Although native to Europe, the snailcase bagworm (parthogenetic form) was introduced to the western United States in the 1940s, and probably a second introduction from Europe populated the eastern United States in the 1960s. They are polyphagous and feed on an extensive range of host plants. Literature accounts have cited some damage of crops including, legumes, fruit trees, ornamental plants, douglas fir, alfalfa, barley, corn, cruciferous vegetables, sweet clover, and ornamental flower plants, however economic damage is minimal. When the larvae is mature and ready to pupate, it climbs upwards to find a good spot upon which to cement itself using its larval silk, often settling on the walls of houses. At this phase it is very difficult to remove the casing, and this presents a nuisance to humans.
(Jacobs 2003; Wheeler and Hoebeck 1988; Cranshaw 2007; Riands et al. 2009; Wikipedia 2011)
The Snailcase Bagworm (Apterona helicoidella) is a moth of the Psychidae family. It is widely distributed in Europe, from Portugal through most of central Europe and the Alps, up to the Ural. It is also found on the Balkan and in Turkey. It was introduced in the United States by accident during the 1940s. It is now found in many mid-Atlantic states, including Pennsylvania, and has also been reported in the Pacific coastal states, as well as Colorado, Michigan, Nevada, Utah and Idaho. It has been collected in Ontario as well (Royal Ontario Museum Collection).
In southern Europe a bisexual form exists with small males that have light grey wings. North of the Alps the parthenogenetic species named Apterona helicoidella parth. is only present as females. They form a case that looks like a small snail. It transforms into a wormlike adult in the late summer. Unlike most bagworms, the case is constructed of soil particles and feces instead of leaves and twigs. The snailcase bagworm begins constructing its case at birth and remains inside for the rest of its life. This species is also very unusual in that it is parthenogenetic; all individuals are females, and they reproduce without mating. Each female produces one to two dozen eggs.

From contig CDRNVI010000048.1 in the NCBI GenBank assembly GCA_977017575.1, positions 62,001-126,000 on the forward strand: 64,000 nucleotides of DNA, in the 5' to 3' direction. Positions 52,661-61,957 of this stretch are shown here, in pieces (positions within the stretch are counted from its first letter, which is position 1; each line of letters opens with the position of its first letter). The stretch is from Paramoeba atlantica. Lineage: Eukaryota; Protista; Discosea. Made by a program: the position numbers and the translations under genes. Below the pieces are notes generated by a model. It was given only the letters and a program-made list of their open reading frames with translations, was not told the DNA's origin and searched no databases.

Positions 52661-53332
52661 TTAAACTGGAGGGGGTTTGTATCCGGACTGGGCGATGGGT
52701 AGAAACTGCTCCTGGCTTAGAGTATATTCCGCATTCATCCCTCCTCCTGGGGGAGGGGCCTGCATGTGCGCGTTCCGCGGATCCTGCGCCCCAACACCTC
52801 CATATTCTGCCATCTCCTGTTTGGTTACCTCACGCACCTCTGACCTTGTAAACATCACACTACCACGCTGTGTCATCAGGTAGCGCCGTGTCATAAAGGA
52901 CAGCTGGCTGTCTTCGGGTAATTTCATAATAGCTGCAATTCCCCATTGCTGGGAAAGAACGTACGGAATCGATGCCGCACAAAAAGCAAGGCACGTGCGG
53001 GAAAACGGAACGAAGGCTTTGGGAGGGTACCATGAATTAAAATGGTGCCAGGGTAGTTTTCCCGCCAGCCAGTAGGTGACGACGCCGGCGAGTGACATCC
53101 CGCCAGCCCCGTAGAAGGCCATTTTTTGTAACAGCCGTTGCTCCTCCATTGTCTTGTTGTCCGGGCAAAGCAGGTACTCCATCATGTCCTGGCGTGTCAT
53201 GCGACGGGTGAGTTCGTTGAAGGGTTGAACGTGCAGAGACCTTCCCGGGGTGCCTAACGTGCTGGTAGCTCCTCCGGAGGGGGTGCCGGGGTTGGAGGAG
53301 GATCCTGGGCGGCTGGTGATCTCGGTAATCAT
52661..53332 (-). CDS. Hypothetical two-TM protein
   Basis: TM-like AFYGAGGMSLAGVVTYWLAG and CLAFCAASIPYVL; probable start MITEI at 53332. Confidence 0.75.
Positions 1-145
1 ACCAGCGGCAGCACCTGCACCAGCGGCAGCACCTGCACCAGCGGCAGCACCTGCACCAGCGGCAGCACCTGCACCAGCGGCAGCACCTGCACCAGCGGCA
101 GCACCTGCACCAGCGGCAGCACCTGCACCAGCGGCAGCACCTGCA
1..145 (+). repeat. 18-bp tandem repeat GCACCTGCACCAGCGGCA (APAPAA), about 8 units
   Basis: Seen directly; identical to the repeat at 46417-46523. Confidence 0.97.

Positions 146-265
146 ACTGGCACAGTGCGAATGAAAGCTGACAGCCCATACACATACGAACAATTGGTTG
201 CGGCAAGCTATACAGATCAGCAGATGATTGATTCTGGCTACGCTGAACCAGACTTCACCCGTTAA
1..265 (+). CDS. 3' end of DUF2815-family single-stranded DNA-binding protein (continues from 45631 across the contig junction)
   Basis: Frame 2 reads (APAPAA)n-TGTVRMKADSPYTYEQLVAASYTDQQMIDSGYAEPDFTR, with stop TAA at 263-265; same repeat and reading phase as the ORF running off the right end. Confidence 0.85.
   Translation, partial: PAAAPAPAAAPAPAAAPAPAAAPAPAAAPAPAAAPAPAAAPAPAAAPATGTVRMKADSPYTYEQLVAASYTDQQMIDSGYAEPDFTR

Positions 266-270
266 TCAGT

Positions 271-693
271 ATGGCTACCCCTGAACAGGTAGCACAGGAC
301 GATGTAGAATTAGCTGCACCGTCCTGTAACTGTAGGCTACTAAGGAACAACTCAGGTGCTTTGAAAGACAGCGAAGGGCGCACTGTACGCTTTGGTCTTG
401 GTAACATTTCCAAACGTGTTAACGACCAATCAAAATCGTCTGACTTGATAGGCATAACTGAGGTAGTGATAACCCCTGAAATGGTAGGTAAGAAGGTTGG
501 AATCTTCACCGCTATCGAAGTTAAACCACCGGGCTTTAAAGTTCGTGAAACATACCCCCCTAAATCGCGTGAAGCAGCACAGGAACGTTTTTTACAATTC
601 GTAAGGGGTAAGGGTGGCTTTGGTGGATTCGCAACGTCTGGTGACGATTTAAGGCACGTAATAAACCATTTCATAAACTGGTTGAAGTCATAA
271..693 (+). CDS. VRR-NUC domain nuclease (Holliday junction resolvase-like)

The case of a snailcase bagworm, not surprisingly, resembles a small snail about 4 mm in diameter with coloration similar to the soil. The larvae are greenish or reddish gray with a black head that protrudes from the case to feed.
Though the snailcase bagworm doesn't cause the damage of related species such as the evergreen bagworm, they are a nuisance to humans by attaching to the sides of homes and buildings. Once the larvae are full-grown and moving to pupate, they cannot be controlled with insecticides. The best way to keep them off the sides of buildings is by using temporary barriers like sticky tape or flanges. They can be knocked off buildings with a strong spray of water before they attach. After they are attached, removal is difficult.
They consume small areas of a leaf surface, rarely causing significant damage, though it has been found to feed on most vegetables, ornamentals, legumes, fruit and other trees, and many species of annual herbs. Reported food plants include Potentilla neumanniana, Erodium cicutarium, Teucrium, Artemisia vulgaris, Helianthemum nummularium and Alyssum montanum.
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